Two news stories caught my attention this week, and both of them are tied to the Creation story in Genesis 1. I should note that I've read Genesis 1 a lot, not so much because of its specific significance as much as it is, well, "in the beginning." I have endeavored to read the Bible all the way through a number of times, but succeeded only twice; in 1977, the King James version; and 1995-1996, the Revised Standard Version.
Those failed attempts are not unlike those nine-cent first volumes of the encyclopedias that supermarkets used to sell, which, of course, contained everything one needed to know about the aardwolf and the abacus; I owned a lot of A sections.
In fact Genesis 1, and the first three and a half verses of Genesis 2, made up the lectionary for this past Sunday. The lectionary, in case you are not familiar, is a methodology that the Church devised to read through much of the Bible over a three-year cycle.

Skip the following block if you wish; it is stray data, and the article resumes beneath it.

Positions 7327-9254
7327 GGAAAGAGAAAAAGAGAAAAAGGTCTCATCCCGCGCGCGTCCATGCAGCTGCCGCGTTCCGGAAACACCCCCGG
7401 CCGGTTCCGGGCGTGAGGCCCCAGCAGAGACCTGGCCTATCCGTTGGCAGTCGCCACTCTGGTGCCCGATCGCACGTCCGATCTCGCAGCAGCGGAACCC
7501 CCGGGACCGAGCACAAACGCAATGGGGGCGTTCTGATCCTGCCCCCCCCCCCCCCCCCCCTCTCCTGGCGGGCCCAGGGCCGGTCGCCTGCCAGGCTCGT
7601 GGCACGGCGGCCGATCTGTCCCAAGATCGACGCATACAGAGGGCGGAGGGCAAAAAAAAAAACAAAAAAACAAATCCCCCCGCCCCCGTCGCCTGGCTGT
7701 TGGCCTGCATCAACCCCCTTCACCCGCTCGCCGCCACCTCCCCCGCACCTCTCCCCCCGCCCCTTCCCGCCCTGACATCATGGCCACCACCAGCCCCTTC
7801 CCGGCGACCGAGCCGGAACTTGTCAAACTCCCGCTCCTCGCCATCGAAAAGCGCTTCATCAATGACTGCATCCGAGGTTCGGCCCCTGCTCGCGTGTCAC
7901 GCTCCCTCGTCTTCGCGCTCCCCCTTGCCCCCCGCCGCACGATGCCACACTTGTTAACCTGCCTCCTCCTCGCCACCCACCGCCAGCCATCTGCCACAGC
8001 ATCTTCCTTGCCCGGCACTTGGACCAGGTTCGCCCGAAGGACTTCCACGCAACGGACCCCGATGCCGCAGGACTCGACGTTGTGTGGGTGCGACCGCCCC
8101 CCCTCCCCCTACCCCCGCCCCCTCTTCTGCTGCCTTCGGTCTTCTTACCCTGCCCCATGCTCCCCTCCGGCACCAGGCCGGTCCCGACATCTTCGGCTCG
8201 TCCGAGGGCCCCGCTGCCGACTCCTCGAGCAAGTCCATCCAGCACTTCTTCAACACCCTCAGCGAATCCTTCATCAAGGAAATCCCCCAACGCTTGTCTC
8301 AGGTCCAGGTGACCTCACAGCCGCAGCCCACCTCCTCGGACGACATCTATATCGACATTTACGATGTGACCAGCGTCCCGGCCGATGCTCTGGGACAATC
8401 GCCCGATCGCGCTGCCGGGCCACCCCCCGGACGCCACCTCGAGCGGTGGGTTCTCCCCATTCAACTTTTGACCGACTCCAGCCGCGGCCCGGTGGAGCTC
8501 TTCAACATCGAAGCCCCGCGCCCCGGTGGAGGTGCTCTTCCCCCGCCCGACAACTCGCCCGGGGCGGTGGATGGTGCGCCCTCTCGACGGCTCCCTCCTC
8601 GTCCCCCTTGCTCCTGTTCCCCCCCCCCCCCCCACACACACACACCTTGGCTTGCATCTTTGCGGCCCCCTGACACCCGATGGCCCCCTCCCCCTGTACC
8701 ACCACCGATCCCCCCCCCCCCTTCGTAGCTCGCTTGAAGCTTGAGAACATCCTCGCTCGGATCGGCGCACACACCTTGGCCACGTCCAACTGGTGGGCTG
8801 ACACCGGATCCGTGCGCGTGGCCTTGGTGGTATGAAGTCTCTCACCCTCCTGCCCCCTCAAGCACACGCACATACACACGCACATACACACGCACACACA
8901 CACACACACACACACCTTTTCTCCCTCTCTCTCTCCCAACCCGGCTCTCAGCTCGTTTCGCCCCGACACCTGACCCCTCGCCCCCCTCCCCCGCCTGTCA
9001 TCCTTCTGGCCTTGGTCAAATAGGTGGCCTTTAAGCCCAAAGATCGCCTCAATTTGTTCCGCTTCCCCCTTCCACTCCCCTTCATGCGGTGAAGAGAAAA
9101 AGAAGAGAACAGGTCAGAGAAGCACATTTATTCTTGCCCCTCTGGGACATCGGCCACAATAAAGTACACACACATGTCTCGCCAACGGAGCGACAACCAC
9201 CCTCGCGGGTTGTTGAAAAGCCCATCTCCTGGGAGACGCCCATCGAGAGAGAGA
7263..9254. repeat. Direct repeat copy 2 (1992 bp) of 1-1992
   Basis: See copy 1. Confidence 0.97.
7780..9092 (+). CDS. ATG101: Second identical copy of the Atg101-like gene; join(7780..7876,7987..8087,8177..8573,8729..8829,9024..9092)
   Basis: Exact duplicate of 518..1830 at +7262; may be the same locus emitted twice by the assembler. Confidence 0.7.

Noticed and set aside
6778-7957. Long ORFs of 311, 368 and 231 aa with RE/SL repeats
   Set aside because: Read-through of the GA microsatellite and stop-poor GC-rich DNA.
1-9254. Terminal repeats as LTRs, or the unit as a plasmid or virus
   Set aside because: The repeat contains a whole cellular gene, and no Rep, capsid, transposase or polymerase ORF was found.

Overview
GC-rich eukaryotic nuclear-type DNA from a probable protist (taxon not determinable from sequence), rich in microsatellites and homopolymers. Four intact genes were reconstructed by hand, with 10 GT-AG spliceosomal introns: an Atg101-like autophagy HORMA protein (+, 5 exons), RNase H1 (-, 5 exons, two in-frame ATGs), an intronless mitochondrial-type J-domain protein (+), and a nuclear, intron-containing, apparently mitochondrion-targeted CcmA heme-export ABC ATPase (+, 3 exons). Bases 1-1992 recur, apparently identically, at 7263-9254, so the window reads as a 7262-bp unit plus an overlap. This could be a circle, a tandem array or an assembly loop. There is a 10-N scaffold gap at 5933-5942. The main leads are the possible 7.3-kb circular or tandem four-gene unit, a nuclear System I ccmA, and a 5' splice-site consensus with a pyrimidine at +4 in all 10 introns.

So, I don't think it was mere coincidence that the Vatican scientist suggested last week that there is no conflict between believing in God and in the possibility of "extraterrestrial brothers". In other words, or more correctly, in other worlds in this vast universe, there may be similar Creations, with a similar contract between Creator and the life forms there, the Vatican scientist posits.
Not so incidentally, it was in this most recent reading, in context with the Vatican pronouncement, that I fully realized just how much the Creation story implies an earth-centered universe. Verse 16 (NIV): "God made two great lights — the greater light to govern the day and the lesser light to govern the night. He also made the stars." No wonder the views of Copernicus, greatly amplified by Galileo, seemed so heretical. In fact, it wasn't until 1998 that the Roman Catholic Church acknowledged it had been wrong about Galileo.
The other news story was about the polar bear being added to the threatened species list in the U.S. If the Creator gave dominion of the creatures to humans, it came with responsibilities as well. Unfortunately, as a practical matter, the listing may mean little, since the White House says that pronouncement was not intended to address greenhouse gas emissions, apparently the polar bear's real enemy.
Make wearing a flag pin the 28th Amendment.
Oh, no! I find myself largely agreeing with Pat Buchanan!
K is for Senator Kirsten Gillibrand
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